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World Bank President Calls for Plan to Fight Hunger in Pre-Spring Meetings Address

Available in: Français, русский, العربية, 中文, Español

April 2, 2008—In a speech today, World Bank President Robert B. Zoellick called for a "new deal" to combat world hunger and malnutrition through a combination of emergency aid and long-term efforts to boost agricultural productivity in developing countries.

The "New Deal for a Global Food Policy" is part of a suite of initiatives Zoellick outlined to advance development in the face of skyrocketing food and oil prices. He also called for a global trade deal to be agreed as soon as possible, detailed an initiative to help countries manage their wealth earned from high energy and mineral prices in a more inclusive way, and encouraged sovereign wealth funds to create a "One Percent Solution" for equity investment in Africa.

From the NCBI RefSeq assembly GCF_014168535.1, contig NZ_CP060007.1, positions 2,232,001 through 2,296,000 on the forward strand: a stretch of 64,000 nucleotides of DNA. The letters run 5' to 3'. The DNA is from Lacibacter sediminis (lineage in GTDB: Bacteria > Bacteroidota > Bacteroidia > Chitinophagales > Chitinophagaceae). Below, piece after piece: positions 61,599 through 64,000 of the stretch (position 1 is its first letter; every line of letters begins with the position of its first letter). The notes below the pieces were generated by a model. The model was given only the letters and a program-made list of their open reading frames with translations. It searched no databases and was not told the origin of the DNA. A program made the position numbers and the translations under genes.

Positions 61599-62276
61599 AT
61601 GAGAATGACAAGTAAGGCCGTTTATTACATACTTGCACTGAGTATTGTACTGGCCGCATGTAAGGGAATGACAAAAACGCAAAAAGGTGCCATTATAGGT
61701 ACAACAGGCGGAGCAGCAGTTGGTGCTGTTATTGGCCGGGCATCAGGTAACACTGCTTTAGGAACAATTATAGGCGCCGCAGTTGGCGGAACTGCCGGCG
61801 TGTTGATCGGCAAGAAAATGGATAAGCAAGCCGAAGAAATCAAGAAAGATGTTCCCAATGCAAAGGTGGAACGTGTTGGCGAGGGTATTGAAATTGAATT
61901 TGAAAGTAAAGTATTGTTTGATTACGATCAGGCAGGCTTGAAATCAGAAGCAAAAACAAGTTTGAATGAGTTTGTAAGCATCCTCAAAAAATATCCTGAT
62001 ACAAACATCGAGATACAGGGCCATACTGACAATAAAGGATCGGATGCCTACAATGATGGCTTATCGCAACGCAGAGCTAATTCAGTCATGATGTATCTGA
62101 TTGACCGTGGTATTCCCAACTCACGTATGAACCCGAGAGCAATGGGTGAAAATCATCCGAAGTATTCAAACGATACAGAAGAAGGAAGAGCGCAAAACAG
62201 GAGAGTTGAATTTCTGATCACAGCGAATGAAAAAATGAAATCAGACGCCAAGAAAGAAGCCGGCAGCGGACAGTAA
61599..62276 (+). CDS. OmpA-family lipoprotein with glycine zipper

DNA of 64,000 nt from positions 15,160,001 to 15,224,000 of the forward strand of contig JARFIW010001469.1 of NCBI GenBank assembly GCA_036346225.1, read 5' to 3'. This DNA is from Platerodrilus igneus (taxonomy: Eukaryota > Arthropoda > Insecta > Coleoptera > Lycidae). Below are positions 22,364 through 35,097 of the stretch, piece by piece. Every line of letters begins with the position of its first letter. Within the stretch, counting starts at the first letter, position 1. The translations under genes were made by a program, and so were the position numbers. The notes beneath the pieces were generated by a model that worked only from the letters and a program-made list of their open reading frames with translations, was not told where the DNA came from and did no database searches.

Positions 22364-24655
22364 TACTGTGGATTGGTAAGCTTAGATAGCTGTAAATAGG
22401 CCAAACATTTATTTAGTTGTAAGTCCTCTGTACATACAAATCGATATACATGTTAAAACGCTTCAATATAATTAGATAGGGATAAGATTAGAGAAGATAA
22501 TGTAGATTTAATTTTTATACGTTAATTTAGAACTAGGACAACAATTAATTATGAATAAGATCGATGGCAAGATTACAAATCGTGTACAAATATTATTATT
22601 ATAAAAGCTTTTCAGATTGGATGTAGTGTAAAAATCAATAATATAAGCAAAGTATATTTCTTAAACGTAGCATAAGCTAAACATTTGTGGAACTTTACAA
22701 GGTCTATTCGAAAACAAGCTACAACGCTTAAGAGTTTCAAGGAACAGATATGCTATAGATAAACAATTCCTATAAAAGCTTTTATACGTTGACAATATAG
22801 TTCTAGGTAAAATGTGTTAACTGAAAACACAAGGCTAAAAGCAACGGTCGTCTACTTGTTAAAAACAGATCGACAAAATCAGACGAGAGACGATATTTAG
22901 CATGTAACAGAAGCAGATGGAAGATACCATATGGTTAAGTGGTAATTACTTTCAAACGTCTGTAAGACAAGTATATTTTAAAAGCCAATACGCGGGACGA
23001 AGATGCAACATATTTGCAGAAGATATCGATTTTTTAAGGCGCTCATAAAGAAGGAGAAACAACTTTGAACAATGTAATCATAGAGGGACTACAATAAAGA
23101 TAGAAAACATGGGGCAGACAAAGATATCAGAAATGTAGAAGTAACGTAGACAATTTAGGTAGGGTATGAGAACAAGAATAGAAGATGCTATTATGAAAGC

Agricultural Assistance

The World Bank will nearly double agricultural assistance to US$800 million in Africa. Zoellick also urged wealthy nations to help the UN’s World Food Program meet some $500 million in emergency food needs.

"The United States, the European Union, Japan and other OECD countries must act now to fill this gap – or many more people will suffer and starve," Zoellick said in an address sponsored by the Center for Global Development in Washington.

Zoellick said the "New Deal for a Global Food Policy" is needed to combat the "forgotten" Millennium Development Goal of overcoming malnutrition. Only about a tenth of the resources directed at HIV/AIDS goes to fight malnutrition, which causes 3.5 million deaths a year in children under 5 and has long-lasting impacts on health and achievement.

"Hunger and malnutrition are a cause, not just a result, of poverty," said Zoellick.

The World Bank estimates 33 countries face social unrest because of soaring food and energy prices.

The New Deal requires a shift from traditional food aid to a broader concept of food and nutrition assistance, such as cash or vouchers that can help build local food markets and farm production,.and create a "Green Revolution" for Sub-Saharan Africa, said Zoellick.